The EV con rests on multiple cons, including the assertion that EVs are “zero emissions” – which is a con because they aren’t.
And because the “emissions” at issue aren’t, either.
Unless you think a gas that does not cause pollution – carbon dioxide – is an “emission.” The federal government didn’t used to think so. Until the Obama era, an emission was defined as a combustion byproduct that caused or worsened air pollution. This was the basis for regulating emissions. It is why cars have emissions controls, such as catalytic converters. Whatever you may think about carbon dioxide, it does not cause or contribute to air pollution, even a little bit.
It makes you wonder – if you are a thinking person – why the sly conflation of gasses that do not cause pollution with those that do. Kind of like the way drugs that don’t keep you from catching a cold and transmitting it to others are conflated with vaccines.
At any rate, EVs also generate the same “emissions.” The word is italicized to emphasize the fact that whether they are emitted at the tailpipe or generated somewhere else is irrelevant, insofar as the deleterious “impact” these “emissions” supposedly have upon the “climate,” the latter being the thing that the carbon dioxide “emitted” – and generated – is claimed to be having.
EV “emissions” of carbon dioxide are generated at power stations, the great majority of which generate electricity by burning hydrocarbon fuels. They are also generated in the course of manufacturing the solar panels and wind farm turbines that are said to produce “green” electricity.
And then there are the actual emissions emitted in the course of charging up the EV – if you are charging one of them up at Tesla’s Harris Ranch Supercharger station. This place – located roughly midway between Los Angeles and San Francisco in Coalinga, CA – is kind of like one of those fueling depots alongside many Interstates, that have gas pumps enough to handle dozens of cars at once. There are 98 “pumps” for EVs at the Harris Ranch station.
And – as it turns out – there’s also a diesel generator there to power them.
The reason why is central to understanding the Recharge Con. It takes a lot of power to power up an EV’s battery. As in one of them. It takes more power than is available (absent your own power station) to power up almost 100 of them at once. The power suck could result in a brownout.
Hence the diesel engines to keep those motors running.
And to keep the bullshit flowing.
Tesla promised that all of its superchargers would be “100 percent” powered by renewable energy – i.e., solar or wind farms or hydroelectric – by the end of 2021. And here we are just three months from 2024 and Tesla’s most celebrated collection of superchargers relies on diesel generators to keep the power flowing.
Diesel generators aren’t required to abide by the same ultra-strict emissions standards that apply to cars, so they are allowed to emit what diesel-powered new cars may not (which is why there are no diesel-powered new cars available as it is essentially impossible – or at least, economically untenable – to meet the current emissions standards that apply to cars).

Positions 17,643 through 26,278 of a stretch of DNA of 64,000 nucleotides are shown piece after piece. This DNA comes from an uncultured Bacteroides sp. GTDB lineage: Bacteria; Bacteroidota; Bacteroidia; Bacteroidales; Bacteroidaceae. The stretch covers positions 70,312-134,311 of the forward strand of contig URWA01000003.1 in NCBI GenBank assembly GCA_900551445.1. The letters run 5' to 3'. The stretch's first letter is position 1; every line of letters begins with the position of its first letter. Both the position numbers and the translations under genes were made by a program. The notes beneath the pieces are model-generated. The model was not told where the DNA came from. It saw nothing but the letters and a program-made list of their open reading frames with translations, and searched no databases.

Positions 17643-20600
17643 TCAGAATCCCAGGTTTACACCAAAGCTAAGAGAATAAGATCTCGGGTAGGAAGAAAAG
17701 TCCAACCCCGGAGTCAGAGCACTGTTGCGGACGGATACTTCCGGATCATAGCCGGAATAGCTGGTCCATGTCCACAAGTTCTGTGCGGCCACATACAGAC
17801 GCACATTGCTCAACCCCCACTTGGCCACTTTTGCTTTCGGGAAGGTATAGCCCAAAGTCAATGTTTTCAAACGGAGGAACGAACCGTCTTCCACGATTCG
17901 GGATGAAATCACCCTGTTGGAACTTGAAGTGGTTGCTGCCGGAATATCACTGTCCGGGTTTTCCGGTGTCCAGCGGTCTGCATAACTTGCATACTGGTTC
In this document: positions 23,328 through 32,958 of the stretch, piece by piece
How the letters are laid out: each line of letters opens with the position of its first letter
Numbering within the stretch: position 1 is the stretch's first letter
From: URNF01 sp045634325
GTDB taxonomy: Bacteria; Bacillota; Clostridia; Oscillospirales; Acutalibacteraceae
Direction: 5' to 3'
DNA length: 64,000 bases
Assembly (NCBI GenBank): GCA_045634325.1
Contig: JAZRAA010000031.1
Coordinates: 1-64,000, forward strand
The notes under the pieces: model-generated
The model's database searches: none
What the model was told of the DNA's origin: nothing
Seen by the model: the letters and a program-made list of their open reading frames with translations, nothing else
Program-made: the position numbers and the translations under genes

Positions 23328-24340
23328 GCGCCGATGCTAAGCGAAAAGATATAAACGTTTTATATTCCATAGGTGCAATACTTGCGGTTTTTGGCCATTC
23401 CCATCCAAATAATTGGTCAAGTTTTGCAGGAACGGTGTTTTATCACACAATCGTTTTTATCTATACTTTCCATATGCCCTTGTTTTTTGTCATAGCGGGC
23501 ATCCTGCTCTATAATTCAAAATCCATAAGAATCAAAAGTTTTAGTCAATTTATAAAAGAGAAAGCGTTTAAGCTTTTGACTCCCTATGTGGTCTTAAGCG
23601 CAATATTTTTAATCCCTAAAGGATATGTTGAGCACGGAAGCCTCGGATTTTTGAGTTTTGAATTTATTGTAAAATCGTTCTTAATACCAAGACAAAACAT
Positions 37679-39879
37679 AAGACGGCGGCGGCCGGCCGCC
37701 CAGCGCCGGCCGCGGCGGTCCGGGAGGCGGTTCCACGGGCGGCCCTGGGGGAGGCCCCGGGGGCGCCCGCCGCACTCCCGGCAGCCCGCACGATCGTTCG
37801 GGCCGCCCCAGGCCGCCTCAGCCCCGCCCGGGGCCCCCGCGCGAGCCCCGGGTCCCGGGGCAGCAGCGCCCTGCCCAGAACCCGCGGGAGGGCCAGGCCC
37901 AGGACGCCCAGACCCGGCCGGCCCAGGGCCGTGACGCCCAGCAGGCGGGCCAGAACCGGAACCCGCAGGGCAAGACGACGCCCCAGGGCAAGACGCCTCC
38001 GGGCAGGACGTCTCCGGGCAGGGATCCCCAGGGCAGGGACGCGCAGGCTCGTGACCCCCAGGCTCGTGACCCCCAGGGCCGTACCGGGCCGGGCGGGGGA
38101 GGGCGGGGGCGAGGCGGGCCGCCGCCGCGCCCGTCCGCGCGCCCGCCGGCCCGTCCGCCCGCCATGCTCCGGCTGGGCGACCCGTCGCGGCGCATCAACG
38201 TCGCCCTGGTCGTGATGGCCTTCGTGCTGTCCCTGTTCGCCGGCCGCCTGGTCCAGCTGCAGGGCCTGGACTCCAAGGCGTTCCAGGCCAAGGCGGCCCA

But how is it “green” to use diesel-powered generators to power up EVs?
More to the point, how is that Tesla gets away with not being “green”? Keep in mind that Tesla built its business by extorting other businesses that weren’t (supposedly) “green” enough. It used the leverage of the regulatory apparat to all-but-force these other businesses – most of them in the business of building cars rather than battery powered devices – to pay Tesla for “carbon credits,” to offset their own carbon dioxide “emissions.”
Elon Musk obtained a lot of green this way.
The investigative journalist who broke the story about Elon’s engines had this to say:
“One of the real tragedies of Tesla, in my personal opinion, is the extent to which well-meaning people were convinced that this company whose mission is in fact extreme wealth generation by any means necessary is somehow a force for good, to be supported like one would a real mission-driven nonprofit.”
Electric vehicles are elitist vehicles (in the class-stratified Soviet sense) because they are expensive vehicles; the average transaction price for one is $50,000 or about $15,000 more than the average price paid for a non-electric vehicle – and we’re all paying for that. Insurance costs are increasing across the board, even for people who do not own an EV – because of the cost of repairing and replacing damaged EVs owned by other people. And for the damages caused by EVs, such as the fires that spontaneously erupt and burn down not just the car but also the house – and also, sometimes, a ship.
Electricity costs are increasing, too – as demand for it increases, because of power-hungry EVs such as those made by Tesla that are designed to use a lot of it and priced to appeal specifically to wealthy people. The kind of people who often have access to an unlimited supply of other people’s money, such as the people who work for the government or get rich via the government.
Other people cannot afford a Tesla.
And – thanks to Tesla and the EV push – fewer and fewer of them will be able to afford a car, period. Once expensive EVs for the elite are the only vehicles available.
Then we won’t have to worry about being hectored about our “emissions” anymore. Because most of us won’t be driving – or charging.
. . .
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